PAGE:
January 3, 2008
Over the last few months, I've been reading the Official NHL Rulebook to get a better of idea of how calls are made and how the game was written to play out. What I found were some interesting notations that majority of us don't know and probably don't even realize occur on a nightly basis.
Rule 1 - Rink - 1.1 The Rink
"In the interval between periods, the ice surface shall be flooded unless mutually agreed to the contrary."
So this is basically saying if both teams don't want to see the Zamboni that night, the home team will keep the ignition off. After watching the Winter Classic, I'm pretty certain that that will never occur and a fresh sheet of ice will be more than desired come the end of a period.
Rule 1.7 - The Rink
"On the ice, immediately in front of the penalty timekeeper's seat there shall be marked in red on the ice a semi-circle of ten foot (10') radius and two inches (2") in width which shall be known as the 'Referee's crease'."
I had never caught this on television nor seen this in person as anytime I've gotten seats they are mostly behind the penalty boxes, so it was impossible to see this area on the ice. I'm wondering if this "crease" is much like the goalie crease and that when a referee is speaking with the timekeeper or other on-ice officials between the penalty boxes, no player can enter. I'd love to get some clarification on the reason for the "referee crease".
Rule 3 - Benches - 3.1 Players' Benches
"Each rink shall be provided with seats on benches for the use of players of both teams. The accommodations provided including benches and doors, must be uniform for both teams. Such seats or benches shall have accommodation for at least fourteen (14) persons of each team."
This one I love. I've always wondered why arenas like the Nassau Coliseum and Mellon Arena do not have enough room on the visitor's bench, thereby forcing the opponent's goaltender to sit on a chair in the hallway outside of their locker room. The rule states the benches must be uniform...in space or look? And they must be able to fit at least 14 players. So if I'm reading this right, a typical hockey squad consists of 20 players (12 forwards, 6 defensemen, 2 goalies), yet the benches only need to fit 14 players? Hmmm, that'd be some home-ice advantage.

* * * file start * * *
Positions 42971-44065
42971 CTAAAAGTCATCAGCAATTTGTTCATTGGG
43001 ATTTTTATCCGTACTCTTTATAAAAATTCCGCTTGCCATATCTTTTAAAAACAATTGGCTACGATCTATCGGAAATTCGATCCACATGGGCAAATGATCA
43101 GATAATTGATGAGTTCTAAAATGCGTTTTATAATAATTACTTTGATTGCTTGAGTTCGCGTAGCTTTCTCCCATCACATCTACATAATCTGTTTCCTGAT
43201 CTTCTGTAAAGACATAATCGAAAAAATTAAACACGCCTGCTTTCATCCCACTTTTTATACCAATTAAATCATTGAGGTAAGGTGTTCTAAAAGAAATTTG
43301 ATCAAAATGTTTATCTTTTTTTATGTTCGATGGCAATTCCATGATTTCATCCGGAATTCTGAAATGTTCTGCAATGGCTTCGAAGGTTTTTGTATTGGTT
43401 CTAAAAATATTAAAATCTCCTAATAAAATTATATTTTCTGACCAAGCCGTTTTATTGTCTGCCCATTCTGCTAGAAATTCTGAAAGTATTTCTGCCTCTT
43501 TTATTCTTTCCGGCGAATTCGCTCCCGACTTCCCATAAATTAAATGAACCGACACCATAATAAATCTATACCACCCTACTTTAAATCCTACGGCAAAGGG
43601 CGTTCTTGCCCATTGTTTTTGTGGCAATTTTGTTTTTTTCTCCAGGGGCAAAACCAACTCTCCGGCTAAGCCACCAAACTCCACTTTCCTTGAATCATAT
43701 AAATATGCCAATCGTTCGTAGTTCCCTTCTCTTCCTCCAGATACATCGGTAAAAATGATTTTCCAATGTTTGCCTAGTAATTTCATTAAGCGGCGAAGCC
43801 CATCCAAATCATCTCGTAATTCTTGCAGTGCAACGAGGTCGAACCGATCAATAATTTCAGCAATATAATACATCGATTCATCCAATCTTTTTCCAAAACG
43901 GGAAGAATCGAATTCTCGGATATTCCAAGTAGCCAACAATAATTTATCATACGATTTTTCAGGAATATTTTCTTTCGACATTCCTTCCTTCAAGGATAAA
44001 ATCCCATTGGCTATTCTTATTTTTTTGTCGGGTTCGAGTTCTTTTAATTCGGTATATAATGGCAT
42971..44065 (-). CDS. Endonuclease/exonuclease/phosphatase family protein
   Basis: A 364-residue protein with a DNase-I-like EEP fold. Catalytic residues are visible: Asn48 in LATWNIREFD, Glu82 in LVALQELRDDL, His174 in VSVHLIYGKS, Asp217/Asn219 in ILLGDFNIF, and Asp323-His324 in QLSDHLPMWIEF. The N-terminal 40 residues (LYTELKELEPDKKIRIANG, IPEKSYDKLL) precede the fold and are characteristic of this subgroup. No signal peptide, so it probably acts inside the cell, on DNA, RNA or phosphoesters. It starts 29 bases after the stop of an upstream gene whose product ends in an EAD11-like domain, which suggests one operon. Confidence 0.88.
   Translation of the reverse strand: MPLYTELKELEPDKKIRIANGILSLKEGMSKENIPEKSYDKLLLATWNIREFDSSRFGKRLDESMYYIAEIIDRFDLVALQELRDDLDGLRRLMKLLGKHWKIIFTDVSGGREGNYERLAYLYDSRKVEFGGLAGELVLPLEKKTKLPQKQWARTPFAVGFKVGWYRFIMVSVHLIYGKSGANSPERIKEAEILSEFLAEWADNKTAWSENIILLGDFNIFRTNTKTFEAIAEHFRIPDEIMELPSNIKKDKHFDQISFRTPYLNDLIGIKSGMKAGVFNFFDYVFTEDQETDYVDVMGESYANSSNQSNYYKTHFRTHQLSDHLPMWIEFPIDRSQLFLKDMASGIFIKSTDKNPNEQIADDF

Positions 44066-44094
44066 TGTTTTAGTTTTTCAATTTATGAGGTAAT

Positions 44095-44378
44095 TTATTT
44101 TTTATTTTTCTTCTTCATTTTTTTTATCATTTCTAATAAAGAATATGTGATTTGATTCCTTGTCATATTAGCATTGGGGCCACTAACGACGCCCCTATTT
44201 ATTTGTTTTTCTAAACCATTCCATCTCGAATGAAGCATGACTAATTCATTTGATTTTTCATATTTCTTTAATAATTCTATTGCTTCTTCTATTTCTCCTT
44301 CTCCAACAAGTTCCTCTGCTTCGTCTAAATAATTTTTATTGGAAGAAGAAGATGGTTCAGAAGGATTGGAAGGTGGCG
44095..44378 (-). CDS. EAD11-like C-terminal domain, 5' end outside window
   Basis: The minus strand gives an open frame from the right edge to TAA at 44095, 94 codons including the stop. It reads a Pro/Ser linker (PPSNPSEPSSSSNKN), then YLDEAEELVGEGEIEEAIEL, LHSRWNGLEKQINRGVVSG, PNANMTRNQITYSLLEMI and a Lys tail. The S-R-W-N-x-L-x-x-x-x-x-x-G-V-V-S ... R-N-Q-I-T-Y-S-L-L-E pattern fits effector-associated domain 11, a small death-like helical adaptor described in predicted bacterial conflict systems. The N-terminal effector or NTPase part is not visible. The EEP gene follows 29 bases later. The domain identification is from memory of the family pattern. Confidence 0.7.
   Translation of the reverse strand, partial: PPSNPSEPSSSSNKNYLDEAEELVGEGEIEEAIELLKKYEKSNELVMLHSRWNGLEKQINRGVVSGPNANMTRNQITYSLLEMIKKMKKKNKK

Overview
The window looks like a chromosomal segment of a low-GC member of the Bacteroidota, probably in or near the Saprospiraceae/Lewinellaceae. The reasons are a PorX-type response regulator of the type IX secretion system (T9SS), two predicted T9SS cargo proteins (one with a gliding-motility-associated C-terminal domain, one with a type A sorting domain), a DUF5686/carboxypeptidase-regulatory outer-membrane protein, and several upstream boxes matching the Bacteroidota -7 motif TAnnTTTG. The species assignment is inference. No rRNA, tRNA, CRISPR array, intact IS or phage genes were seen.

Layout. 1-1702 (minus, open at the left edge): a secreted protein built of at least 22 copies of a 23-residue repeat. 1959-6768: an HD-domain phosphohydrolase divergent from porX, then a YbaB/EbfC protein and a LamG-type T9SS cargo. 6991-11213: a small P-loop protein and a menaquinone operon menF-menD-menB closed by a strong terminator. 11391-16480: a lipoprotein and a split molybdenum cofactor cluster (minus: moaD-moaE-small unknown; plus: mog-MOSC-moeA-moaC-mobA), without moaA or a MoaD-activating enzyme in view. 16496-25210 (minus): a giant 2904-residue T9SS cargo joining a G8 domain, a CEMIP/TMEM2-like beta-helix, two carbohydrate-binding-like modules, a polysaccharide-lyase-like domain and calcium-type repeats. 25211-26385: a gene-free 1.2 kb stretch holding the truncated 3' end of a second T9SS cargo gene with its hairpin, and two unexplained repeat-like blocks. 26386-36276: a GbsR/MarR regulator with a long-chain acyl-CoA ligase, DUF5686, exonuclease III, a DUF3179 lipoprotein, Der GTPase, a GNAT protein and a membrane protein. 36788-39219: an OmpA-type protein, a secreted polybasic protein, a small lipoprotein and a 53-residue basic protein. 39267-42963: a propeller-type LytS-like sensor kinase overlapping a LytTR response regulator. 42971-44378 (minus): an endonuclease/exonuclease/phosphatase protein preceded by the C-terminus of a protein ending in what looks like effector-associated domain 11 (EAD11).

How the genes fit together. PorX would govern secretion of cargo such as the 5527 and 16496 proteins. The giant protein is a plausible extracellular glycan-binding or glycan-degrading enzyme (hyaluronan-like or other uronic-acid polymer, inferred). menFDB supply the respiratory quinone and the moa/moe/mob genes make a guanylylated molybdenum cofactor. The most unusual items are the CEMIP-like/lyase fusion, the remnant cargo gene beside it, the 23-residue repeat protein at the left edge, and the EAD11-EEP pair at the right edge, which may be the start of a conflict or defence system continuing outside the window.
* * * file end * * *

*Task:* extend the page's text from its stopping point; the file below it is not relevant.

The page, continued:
Rule 3.2 Penalty Bench
"These benches or seats must be capable of accommodating a total of 10 persons including the penalty timekeepers."
I do not see how any penalty box can hold a maximum of 10 people...9 of which would be NHL players. I would really like to see this rule tested in most arenas. I'm sure once the referees realize that real estate is limited in the sin bins, they would start sending players to the locker room or hallway area.
Rule 5 - Team - 5.1 Eligible Players
"One non-uniformed player shall be permitted on the players bench in a coaching capacity. He must be indicated on the roster sheet submitted by the coach to the referee or official scorer prior to the start of the game."
Paves the way for the player-coach.
Rule 5.3 - Goalkeeper
"Each team shall be allowed one goalkeeper on the ice at one time....Such substitute shall not be permitted the privileges of the goalkeeper...Except when both goalkeepers are incapacitated, no player in the playing roster in that game shall be permitted to wear the equipment of the goalkeeper."
If both of your goalies are hurt and must leave the game, better find the bravest guy on your roster that is willing to put on the pads and stop some pucks the rest of the night.
Rule 9.2 - Numbers
"Sweater numbers such as 00, 1/2 (fractions), .05 (decimals), 101 (3 digit) are not permitted."
Koko, George Costanza's nickname on Seinfeld would be disappointed, as would any team wishing to give their shortest guy the "1/2" number to go along with his nickname of "Half Pint".
Rule 28.7 - Participating in the play over the center ice red line
"If a goalkeeper participates in the play in any matter when he is beyond the center red line, a minor penalty shall be imposed upon them."
There goes any chance of Martin Brodeur deking his way to a more-creative goal rather than just shooting the puck from his crease.